How I Cultivate More Creativity in My LIfe
Death Valley Copyright Kris Vockler

Death Valley Copyright Kris Vockler

By education and career, I'm a scientist and CEO. Two things not associated with being creative. Both are very creative and the best in both fields do well when they are creative. In this post, I'm talking mostly about how to cultivate creativity in artistic pursuits, or photography. The same things I do are and can be applied by anyone who wants more creativity in their lives, be it as a chemist or artist. 

To juggle being a Mom, CEO, volunteer, photographer, and writer; I've learned to structure my days and prioritize like a dog digging a hole. It is a very narrow vision I operate in most of the time. Often the opposite of cultivating creativity. But my core is curious and wants to create. Or be creative. 





relating to or involving the imagination or original ideas, especially in the production of an artistic work.

”change unleashes people’s creative energy”
— Dictionary
Husum, Washington - Copyright Kris Vockler

Husum, Washington - Copyright Kris Vockler

In photography, there are two ways in which creativity is expressed; the first is in recognizing what is worthy of a photograph and how one can express the emotion of how that feels, the second is in having a vision or novel idea one wishes to express. 

Here is a list of things I do to keep me open to creativity and cultivate creativity when I want it. 

  1. Meditation - Practicing Vipassana or Insight Meditation (Buddhist Meditation) has had a profound effect on my life in many ways. In regards to creativity, meditation helps me to do two things. First, the practice has helped train my brain to slow down and get into the flow when I'm working on a photo or want to be very present while shooting a subject. Second, one of the best results of meditation is how you become more aware of the subtle in life. Our brains are ruled by what we call the "monkey brain," AKA the internal voice of ours that jumps from thought to thought, adding judgment in everything we do. Training a brain to move beyond that allows you to see the world with a less foggy lens. Instead of driving down the highway, lost in thoughts of all the things you have to do today, you notice the perfect light around you and a subject that needs to be photographed. Something you would have normally just driven by and never noticed.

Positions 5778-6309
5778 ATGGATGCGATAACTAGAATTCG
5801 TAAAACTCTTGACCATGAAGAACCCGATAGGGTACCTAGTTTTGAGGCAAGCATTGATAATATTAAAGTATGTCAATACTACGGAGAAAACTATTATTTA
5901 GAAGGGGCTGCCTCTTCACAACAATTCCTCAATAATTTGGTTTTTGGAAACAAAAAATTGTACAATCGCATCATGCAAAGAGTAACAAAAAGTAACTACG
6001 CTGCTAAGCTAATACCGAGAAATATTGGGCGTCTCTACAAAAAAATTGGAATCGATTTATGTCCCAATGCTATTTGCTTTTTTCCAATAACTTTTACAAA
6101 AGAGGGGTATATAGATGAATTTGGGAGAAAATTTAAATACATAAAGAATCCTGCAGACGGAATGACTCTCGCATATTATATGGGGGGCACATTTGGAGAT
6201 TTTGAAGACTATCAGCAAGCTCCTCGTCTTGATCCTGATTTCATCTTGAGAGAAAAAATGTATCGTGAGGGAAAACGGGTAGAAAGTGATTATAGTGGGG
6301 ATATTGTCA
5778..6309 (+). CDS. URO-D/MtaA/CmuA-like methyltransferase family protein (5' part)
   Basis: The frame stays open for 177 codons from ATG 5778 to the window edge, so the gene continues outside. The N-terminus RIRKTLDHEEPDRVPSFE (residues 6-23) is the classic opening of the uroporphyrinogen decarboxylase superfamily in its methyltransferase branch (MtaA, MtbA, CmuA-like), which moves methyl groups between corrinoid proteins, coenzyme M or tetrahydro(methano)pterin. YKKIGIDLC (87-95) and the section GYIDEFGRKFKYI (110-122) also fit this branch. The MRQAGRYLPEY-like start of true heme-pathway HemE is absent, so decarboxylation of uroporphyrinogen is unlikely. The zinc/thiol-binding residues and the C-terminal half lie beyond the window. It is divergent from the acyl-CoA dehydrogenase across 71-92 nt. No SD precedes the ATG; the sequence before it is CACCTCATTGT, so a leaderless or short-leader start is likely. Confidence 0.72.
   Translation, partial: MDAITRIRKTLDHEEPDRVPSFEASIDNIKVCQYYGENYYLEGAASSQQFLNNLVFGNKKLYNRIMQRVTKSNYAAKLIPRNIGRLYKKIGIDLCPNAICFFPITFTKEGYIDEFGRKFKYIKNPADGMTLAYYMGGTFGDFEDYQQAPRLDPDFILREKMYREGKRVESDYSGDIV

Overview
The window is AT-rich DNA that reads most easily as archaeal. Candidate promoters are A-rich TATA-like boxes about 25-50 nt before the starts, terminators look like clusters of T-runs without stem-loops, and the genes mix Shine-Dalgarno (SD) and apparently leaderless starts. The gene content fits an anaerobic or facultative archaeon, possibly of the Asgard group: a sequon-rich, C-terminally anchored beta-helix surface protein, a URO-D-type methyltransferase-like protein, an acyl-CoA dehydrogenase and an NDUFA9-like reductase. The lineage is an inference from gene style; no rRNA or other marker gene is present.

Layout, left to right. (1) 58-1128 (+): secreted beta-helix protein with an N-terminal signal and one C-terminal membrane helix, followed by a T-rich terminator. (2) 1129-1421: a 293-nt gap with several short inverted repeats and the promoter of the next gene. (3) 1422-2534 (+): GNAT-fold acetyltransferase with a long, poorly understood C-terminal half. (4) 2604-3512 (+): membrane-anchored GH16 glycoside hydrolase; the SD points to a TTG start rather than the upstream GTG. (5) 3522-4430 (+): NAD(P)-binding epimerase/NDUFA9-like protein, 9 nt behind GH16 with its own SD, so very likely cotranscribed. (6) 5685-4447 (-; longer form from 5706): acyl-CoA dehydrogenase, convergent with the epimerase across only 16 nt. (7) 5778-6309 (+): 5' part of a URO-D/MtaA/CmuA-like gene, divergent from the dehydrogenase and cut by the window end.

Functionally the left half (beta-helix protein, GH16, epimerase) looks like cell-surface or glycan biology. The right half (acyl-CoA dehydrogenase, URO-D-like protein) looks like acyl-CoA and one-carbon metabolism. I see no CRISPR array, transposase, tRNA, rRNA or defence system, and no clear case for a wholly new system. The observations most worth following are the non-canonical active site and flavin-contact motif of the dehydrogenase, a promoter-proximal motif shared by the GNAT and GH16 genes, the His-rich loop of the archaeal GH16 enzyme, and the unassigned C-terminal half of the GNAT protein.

2. Travel - A person who has traveled is the wisest person I'll ever know. It should be a requirement for everyone to travel abroad. The education one receives is golden. For creativity, travel gets you out of your usual. Forces you to take in new smells and sights that force the brain to work differently. The filters our brain puts in place to keep us from getting a firehose of information is shuffled. We see more and think more when we are out of our element. 
  3. Read - Countless times I've read the words of others and it sparks a novel idea or thought in my mind. A new way of thinking. Or a new way of seeing. From literature to non-fiction, seeing the world through the eyes of another is almost as good as travel. 
  4. Tinker - My son calls it play. I call it tinkering when you are an adult. I give myself time to play with things. From new gadgets to learning how to pull an axle from my Jeep. What if I did this or did that. Tinkering can be physical, as in pulling an axle or it can be in the mind, as in what if I traveled to this far off place. Even writing I see as tinkering. Often playing with a Haiku or crafting a paragraph to flow a certain way.
  5. Discover new art - As obvious as it sounds, go to art galleries, art museums, etc.
  6. Study art masters - Rembrandt to Hudson River School painters. See how they painted light and played with color theory. Those same things can be applied to photography. 
  7. Play with my child - Ultimate in curiosity, my son. Follow a child for a few hours and look at the world differently. 
  8. Push myself beyond my fears - Getting beyond your comfort level changes your perspective. See with new eyes. 
  9. Journal - Not only will it improve your writing but it clarifies your thoughts. These are the same skills you need in clarifying why you are photographing a subject. And, you can take note of a scene to come back to or why the light was so good.